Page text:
Get Your Pet WinterProofed

frostbitecat

Frostbite takes paws of cat

By: Tanya Stroman

Many times, particularly in the south, we will coop ourselves and our pets in the house to avoid any dangers during this time. But don’t let the weather control the exercise and quality time your pets should be enjoying.

I am no way saying that your pets should be locked outside . Yes , in my opinion that’s abuse. But our pets aren’t feeble beings and there are ways for them to enjoy themselves during the winter months with creativity and safety precautions in use.

Winter has the benefit of being a great time to enjoy fresh air and exercise. I am going to provide you with precautions for you and your pet to keep safe during this time. Here is a top list of advice to help your pets cope with winter weather.

1) One misconception among people is that cats and dogs can withstand cold temperatures simply because they have fur. Let’s straighten this out now, while it’s true that some large dog breeds are well equipped for the cold weather, others are more sensitive. Provide your fair-weathered pets with a coat and boots.

2) I am not a believer in keeping my cats outdoors. That’s for several reasons. Yet I do understand some owners don’t mind their cats outside for a couple of hours. Know this, cats usually don’t stay outdoors for long when it’s very cold. Yes their temperament for cold is the same as ours. They will protect themselves from cold weather so help them. Always check the upcoming forecast before letting your cat out. If you are not going to be home to let your cat back into the house, don’t let it out.

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A list of winter-related conditions to watch out for in your pet:

Frostbite

When animals are exposed to freezing temperatures for an extended period, they are vulnerable to frostbite on their extremities, including ear tips, foot pads and belly. When a dog or cat is exposed to cold temperatures, its body reacts in stages:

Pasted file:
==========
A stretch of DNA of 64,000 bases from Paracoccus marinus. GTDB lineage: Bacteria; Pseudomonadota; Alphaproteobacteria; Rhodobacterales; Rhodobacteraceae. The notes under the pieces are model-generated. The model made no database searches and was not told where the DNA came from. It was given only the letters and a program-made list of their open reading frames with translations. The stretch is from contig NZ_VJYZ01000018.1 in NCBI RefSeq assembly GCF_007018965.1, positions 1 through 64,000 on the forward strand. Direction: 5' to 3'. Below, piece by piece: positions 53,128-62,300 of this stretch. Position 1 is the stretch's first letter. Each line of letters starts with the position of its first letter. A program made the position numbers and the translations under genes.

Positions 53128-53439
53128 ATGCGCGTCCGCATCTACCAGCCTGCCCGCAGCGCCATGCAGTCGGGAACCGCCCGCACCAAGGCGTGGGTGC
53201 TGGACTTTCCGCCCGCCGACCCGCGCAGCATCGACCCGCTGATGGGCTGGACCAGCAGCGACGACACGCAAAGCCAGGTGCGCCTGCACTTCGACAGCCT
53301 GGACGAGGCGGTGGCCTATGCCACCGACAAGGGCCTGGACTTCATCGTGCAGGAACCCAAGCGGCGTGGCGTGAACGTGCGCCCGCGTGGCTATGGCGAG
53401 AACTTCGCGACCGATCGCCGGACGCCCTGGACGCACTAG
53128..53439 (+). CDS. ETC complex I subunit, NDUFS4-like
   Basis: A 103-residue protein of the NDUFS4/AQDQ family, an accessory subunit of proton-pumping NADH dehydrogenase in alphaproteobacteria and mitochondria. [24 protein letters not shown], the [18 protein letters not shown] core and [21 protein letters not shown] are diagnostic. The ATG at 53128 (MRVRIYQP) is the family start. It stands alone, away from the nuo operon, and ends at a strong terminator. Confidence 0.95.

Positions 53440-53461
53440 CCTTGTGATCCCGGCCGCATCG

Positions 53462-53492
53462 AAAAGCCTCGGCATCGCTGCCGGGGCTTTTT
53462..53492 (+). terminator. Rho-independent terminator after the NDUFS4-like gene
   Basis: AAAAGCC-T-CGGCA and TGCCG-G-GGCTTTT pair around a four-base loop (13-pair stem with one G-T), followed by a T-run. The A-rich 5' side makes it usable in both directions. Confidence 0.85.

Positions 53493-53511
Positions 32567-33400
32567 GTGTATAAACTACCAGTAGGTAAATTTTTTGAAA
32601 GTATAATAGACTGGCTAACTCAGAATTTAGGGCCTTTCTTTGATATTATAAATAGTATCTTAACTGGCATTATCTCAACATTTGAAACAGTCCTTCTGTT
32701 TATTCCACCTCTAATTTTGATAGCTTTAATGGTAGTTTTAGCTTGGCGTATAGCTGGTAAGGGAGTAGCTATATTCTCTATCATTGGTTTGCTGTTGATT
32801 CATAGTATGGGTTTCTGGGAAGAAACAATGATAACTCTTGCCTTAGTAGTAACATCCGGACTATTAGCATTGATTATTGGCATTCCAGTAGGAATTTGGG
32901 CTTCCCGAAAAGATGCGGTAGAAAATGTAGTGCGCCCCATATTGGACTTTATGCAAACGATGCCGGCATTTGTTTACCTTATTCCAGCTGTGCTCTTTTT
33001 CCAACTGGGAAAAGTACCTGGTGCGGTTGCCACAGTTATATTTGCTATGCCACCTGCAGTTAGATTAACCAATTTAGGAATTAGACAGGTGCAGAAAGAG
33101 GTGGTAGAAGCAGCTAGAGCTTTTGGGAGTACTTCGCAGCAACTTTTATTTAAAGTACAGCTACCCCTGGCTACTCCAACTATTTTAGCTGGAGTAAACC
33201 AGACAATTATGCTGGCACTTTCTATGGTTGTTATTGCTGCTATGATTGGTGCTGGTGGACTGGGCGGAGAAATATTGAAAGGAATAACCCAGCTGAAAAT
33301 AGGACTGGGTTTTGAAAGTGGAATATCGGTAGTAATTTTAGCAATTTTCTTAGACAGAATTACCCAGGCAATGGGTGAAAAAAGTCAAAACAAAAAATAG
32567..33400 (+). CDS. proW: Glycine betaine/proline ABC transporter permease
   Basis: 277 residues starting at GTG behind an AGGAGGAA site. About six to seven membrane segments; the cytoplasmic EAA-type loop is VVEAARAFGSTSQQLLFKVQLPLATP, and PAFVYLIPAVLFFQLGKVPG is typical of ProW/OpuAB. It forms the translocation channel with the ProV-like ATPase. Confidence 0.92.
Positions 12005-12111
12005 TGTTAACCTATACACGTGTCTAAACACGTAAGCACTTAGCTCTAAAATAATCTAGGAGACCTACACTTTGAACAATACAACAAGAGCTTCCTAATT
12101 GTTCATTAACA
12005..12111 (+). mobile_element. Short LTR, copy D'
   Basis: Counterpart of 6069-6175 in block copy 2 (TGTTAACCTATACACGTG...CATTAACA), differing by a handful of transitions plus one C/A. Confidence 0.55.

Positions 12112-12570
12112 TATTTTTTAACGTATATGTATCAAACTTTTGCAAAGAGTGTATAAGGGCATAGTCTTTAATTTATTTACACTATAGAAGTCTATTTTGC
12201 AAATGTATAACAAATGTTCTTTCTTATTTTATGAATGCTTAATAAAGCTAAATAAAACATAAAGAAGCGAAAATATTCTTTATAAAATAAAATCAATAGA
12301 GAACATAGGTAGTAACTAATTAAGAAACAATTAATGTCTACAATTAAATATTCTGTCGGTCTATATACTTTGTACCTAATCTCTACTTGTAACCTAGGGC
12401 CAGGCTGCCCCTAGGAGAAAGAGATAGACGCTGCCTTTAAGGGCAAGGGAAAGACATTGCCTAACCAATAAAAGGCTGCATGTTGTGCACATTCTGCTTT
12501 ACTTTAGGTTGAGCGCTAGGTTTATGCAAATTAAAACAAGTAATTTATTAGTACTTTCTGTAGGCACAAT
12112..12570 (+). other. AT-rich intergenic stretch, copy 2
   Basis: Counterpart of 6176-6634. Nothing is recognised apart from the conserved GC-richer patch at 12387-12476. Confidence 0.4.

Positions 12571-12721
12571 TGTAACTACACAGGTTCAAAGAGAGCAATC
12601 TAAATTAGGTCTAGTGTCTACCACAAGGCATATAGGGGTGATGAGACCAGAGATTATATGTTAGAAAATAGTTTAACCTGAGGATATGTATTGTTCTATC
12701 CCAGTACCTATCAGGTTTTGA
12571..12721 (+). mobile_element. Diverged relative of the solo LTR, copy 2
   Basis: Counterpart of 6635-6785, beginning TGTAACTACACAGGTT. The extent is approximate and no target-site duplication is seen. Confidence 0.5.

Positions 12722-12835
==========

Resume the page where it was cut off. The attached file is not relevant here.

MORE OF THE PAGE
1) Your pet’s fur provides insulation just like us when wearing a coat. Their hairs, when exposed to cold air, undergo pilo-erection. This is like you and I getting goose bumps. The hairs “stand up” trapping the air in that layer. This air is warmed by the body and adds additional insulation.

2) When the body’s core temperature decreases, an involuntary reflex by the skeletal muscles known as “shivering” is triggered to generate heat and warm you up. Animals, like humans, experience this same reaction.

3) When the body is really getting cold and the animal’s life may be at risk, the body responds by vasoconstricting the peripheral tissues. This means the body is being selective in where it is sending warm blood.
The organs are the most important to keep both an animal and human alive so that blood is circulating in the core of the body (heart, liver, kidney lungs,) and shuts down temporally by constricting blood vessels to the extremities until the body’s normal temperature is attained.

4) If a cat or dog is still exposed to the cold by this stage, frostbite will develop. In extreme cases, frostbite can mean the loss of limbs, toes and ear tips.

If you suspect your animal is suffering from frostbite, start administering first aid immediately to avoid permanent damage. Please ensure you seek veterinary assistance as frostbite can be dangerous if left untreated.

Here are some first aid tips to keep your pet safe:

1) Warm the affected area slowly with warm water using towels.

2) If it is a limb or paw that is frozen, soak it only in a bath or bowl of warm water

3) Dry gently after you have the warmed the area

4) Do not rub or massage the frozen tissue.

5) Do not apply snow or ice.

6) Do not immerse your pet completely in a bath this will cause the body temperature to decrease and cause hypothermia.

Hypothermia

Make sure that frostbite is treated. If frostbite goes untreated, hypothermia can develop. Hypothermia is an abnormal lowering of the body’s temperature. This is a serious condition that can cause unconsciousness, shock and even the death of a pet. Be careful, however, as frostbite alone is not a guaranteed precursor to hypothermia.

If you suspect hypothermia, it is best to seek medical treatment from your veterinarian as this condition can worsen without proper care. While they are being transported to the veterinarian there are a number of methods you can use to stabilize your pet :

1) Warm your pet slowly using blankets
2) Put warm water in plastic bottles then wrap in towels to prevent burns.
3) Use plastic zip lock bags filled with uncooked rice that you warm in the microwave for 1-2 minutes then wrap in a towel.

Conclusion

• Provide winter footwear for pets – they may squirm and make a fuss at first, but their paws will thank you!
• Avoid too much walking on salt – wipe your pet’s feet!
• Don’t leave pets in the car during cold weather
• Keep pets away from the fireplace

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